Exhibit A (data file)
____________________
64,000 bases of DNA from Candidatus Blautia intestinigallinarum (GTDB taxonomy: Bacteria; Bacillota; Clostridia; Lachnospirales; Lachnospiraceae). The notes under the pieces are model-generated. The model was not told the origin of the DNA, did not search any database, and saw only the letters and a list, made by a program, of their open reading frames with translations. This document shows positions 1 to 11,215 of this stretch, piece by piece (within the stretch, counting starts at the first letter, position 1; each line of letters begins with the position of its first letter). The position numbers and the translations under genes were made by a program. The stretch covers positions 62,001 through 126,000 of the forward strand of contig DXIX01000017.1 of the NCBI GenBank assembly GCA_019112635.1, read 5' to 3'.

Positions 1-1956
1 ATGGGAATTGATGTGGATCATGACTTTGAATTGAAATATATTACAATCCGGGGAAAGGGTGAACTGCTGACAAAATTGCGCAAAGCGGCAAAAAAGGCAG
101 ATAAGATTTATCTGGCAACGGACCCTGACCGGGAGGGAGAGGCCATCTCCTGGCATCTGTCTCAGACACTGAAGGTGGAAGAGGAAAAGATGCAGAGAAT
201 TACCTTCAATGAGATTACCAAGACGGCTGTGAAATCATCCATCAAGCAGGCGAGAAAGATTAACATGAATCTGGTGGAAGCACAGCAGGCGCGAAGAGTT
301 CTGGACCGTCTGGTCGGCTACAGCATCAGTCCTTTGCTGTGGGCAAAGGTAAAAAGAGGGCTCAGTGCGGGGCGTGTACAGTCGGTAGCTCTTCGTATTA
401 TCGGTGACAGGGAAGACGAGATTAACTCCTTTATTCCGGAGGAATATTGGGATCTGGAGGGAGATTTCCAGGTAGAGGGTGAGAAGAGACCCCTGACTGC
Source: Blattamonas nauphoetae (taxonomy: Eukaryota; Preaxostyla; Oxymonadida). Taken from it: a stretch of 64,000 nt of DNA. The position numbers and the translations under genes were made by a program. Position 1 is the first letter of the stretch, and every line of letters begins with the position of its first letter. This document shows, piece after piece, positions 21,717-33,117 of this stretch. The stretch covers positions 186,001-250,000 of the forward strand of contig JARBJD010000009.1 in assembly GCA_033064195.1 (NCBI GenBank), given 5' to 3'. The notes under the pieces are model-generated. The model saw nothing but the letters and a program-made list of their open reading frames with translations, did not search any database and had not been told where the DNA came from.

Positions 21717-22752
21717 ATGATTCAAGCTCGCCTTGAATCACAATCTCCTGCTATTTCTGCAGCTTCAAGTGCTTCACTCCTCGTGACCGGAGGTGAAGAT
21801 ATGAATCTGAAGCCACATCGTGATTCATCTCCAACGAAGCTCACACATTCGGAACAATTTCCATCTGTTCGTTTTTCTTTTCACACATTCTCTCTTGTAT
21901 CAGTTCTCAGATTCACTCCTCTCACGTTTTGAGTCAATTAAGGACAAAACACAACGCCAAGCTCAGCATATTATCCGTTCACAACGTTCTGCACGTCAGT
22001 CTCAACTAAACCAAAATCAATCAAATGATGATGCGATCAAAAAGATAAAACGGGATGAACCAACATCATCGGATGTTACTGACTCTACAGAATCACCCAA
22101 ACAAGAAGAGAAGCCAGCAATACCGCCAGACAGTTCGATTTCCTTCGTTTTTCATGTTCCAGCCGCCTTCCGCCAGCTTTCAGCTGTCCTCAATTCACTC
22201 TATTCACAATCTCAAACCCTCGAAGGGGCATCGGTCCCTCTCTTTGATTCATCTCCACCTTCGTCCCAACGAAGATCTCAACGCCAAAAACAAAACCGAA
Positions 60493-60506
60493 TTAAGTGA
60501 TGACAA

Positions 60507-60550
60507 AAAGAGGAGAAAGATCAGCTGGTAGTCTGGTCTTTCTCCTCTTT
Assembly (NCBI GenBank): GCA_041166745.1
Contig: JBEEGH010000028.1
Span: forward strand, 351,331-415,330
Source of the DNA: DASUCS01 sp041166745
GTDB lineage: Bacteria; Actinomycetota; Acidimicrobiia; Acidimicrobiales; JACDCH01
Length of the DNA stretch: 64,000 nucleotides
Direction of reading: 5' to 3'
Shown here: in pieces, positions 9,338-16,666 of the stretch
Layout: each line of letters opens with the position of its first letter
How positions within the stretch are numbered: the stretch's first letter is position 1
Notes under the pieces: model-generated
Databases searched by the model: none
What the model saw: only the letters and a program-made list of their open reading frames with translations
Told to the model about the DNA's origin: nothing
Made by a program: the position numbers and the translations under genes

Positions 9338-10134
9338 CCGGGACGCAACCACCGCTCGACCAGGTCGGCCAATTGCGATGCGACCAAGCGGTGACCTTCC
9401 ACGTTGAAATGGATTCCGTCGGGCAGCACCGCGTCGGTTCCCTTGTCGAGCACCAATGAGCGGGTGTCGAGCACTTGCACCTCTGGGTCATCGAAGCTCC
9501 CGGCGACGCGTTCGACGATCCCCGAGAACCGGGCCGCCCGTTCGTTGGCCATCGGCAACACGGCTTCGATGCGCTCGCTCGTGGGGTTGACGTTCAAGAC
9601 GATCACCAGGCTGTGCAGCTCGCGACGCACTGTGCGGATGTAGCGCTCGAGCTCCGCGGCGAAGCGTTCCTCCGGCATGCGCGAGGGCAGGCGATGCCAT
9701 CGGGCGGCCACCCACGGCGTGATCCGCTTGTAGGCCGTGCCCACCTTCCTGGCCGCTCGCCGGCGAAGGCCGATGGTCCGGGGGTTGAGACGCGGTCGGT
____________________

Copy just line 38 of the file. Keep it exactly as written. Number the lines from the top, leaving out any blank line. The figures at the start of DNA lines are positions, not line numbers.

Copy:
9401 ACGTTGAAATGGATTCCGTCGGGCAGCACCGCGTCGGTTCCCTTGTCGAGCACCAATGAGCGGGTGTCGAGCACTTGCACCTCTGGGTCATCGAAGCTCC